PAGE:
I stumbled across the #deepnostalgia hashtag on Twitter this morning and was instantly curious, so went to take a look at what it was all about. Deep Nostalgia is offered by the online genealogy website MyHeritage, and uses Artificial Intelligence licensed from D-ID to create the effect that a still photo is actually moving.
But Deep Nostalgia can take photos from any camera and seemingly bring them to life.
The program has a store of pre-recorded driver videos of facial movements and it takes uploaded photographs and applies the one that works best for Continue reading
Much publicised over the last few weeks has been Netflix’s original movie offering, THE DIG, based on the John Preston novel of the same name. The Dig stars Carey Mulligan and Ralph Fiennes and tells the story of the discovery of a burial ship, probably that of King Raedweld of the Anglo Saxons, in the mounds of Sutton Hoo during 1938 and 1939.
The real dig itself was massively important in the history of archaeology in the UK and globally. It shed a light on a period about which there was little known and was key in establishing the history of the Anglo-Saxon kingdom of East Anglia and the early Anglo-Saxon period. It also uncovered some stunning examples of Anglo-Saxon metal work, most of which are Continue reading
I’ve been intrigued by this medieval monument for a few years and managed to get some decent pictures of it whilst photographing St Leonard’s Church in February of 2017. Despite it’s worn and torn look it’s quite fascinating in it’s own right.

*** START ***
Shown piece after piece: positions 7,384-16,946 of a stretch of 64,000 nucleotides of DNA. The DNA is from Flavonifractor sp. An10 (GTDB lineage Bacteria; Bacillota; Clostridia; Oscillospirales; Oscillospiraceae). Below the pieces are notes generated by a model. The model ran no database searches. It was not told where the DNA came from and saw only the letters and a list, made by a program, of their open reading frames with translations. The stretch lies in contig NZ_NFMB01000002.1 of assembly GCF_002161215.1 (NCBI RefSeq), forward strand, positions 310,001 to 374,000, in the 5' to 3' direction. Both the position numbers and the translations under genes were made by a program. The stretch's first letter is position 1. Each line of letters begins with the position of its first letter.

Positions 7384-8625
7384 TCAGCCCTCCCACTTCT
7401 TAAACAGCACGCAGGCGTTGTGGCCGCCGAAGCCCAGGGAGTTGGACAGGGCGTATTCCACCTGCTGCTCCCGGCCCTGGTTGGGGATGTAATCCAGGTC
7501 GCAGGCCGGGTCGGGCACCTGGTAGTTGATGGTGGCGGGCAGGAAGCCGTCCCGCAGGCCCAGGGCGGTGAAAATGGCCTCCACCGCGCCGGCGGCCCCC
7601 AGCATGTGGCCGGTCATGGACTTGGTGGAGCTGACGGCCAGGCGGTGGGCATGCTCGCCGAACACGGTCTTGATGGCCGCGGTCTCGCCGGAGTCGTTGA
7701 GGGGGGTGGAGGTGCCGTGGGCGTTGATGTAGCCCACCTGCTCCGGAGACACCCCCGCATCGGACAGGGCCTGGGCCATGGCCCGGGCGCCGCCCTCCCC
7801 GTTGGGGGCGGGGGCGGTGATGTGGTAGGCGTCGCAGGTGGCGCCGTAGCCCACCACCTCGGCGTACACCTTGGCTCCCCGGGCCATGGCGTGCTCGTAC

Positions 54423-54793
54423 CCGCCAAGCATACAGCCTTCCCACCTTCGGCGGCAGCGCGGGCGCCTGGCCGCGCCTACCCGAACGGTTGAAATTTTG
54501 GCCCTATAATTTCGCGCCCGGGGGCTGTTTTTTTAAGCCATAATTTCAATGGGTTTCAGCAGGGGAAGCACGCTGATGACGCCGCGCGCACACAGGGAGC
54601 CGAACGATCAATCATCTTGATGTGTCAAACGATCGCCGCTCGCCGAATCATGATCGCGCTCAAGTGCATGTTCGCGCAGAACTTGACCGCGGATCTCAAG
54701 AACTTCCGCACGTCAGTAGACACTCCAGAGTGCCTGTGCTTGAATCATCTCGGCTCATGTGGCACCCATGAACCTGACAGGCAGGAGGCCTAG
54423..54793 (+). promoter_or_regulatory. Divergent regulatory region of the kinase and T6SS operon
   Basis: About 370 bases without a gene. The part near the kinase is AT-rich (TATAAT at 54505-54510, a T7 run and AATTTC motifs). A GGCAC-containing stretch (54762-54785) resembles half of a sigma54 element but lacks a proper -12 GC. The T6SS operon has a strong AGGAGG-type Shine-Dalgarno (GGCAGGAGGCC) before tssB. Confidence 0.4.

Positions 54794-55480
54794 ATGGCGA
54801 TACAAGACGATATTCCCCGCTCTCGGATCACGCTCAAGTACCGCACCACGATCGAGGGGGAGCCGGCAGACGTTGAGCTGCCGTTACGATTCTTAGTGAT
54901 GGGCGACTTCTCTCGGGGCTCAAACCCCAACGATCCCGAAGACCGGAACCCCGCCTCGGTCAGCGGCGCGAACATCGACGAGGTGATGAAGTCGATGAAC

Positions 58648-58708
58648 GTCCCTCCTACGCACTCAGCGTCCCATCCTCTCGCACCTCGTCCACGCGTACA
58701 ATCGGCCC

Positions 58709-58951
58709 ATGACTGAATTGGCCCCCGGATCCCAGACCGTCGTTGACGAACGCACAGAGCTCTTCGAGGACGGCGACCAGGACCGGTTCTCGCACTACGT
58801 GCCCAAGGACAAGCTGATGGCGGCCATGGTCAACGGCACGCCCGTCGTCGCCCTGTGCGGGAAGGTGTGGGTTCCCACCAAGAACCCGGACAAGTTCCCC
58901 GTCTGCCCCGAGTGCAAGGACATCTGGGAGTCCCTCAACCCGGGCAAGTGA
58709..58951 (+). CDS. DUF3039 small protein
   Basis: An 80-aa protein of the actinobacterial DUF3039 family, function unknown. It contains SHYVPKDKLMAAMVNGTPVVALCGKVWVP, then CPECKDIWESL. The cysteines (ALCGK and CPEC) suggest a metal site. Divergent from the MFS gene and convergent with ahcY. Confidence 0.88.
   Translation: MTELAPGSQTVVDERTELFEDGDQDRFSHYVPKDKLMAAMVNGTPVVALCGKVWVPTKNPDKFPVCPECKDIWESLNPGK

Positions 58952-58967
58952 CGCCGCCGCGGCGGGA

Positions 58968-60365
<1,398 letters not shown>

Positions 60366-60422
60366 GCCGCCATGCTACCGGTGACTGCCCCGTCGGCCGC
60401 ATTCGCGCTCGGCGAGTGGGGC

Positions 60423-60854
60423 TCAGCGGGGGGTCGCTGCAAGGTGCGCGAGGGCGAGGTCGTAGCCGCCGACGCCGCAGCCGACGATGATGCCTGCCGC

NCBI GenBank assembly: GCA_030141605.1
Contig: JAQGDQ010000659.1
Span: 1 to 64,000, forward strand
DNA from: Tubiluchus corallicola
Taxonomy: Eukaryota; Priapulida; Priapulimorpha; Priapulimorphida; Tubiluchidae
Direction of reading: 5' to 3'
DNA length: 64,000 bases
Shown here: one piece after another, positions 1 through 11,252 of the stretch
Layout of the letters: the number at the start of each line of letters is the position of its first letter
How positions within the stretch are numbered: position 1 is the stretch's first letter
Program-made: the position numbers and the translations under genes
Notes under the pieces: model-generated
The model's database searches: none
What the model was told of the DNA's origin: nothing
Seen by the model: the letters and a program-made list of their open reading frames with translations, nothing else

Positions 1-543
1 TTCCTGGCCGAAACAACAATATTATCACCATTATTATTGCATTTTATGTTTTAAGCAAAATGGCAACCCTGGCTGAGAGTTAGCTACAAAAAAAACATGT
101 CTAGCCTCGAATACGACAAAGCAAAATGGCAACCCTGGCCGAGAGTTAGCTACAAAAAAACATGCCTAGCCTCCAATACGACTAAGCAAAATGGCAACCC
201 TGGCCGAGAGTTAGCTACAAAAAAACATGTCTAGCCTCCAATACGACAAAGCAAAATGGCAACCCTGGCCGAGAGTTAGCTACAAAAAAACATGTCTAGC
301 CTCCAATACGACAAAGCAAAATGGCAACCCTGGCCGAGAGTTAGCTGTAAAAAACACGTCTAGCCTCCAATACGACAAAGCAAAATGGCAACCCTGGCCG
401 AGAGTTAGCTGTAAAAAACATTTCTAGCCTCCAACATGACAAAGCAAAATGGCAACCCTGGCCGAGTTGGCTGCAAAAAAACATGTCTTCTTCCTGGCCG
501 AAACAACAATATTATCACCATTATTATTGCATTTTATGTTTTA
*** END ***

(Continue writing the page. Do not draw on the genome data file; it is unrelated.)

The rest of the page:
An interesting day today – well, yesterday actually given that it’s now ten past one in the morning and I find myself typing an entry to a blog that, like my script writing, has suffered from some serious creative drought in the past few months.
Creative droughts like these are not good. I think I exhausted my ability to write and think coherently in the late winter and early Spring working on the early draft of “How To Fly A Kite” (final draft still a work in progress, and to be fair, on hold for the moment).
Even though “In England” is a totally different style and tone and subject to “HTFAK” (work out your own amusing definitions for that acronym – I’ve managed “How To Fuck A Koala” and “Happy Times, Farts and Karts”) it’s still fallen victim to my inability to string scenes together into a meaningful narrative. Part of the difficulty is that the film is a multi-layered story with several characters having lives of great import and meaning and depth away from the main plot. Working these out and trying to weave the strands together has been… well, a bastard.
But having said that I’ve been struck by a sledgehammer of artistic and creative frenzy today. Perhaps it’s the looming shadow of my producer the mighty Rob Yeomans hanging over me and wanting something – anything – to plan a budget from. Perhaps it’s the fact that I have some copy-writing blogs to write – you know, the actual PAID WORK bit to life – for midday tomorrow.
Whatever it is it’s given me a break in the story, particularly with a character who was a supporting character but now looks like becoming the main man. I’ve also had a insight into an idea for a short, maybe after “In England” is done. Something a bit different, esoteric and hugely personal.
Where the hell does the rain come from after months of drought?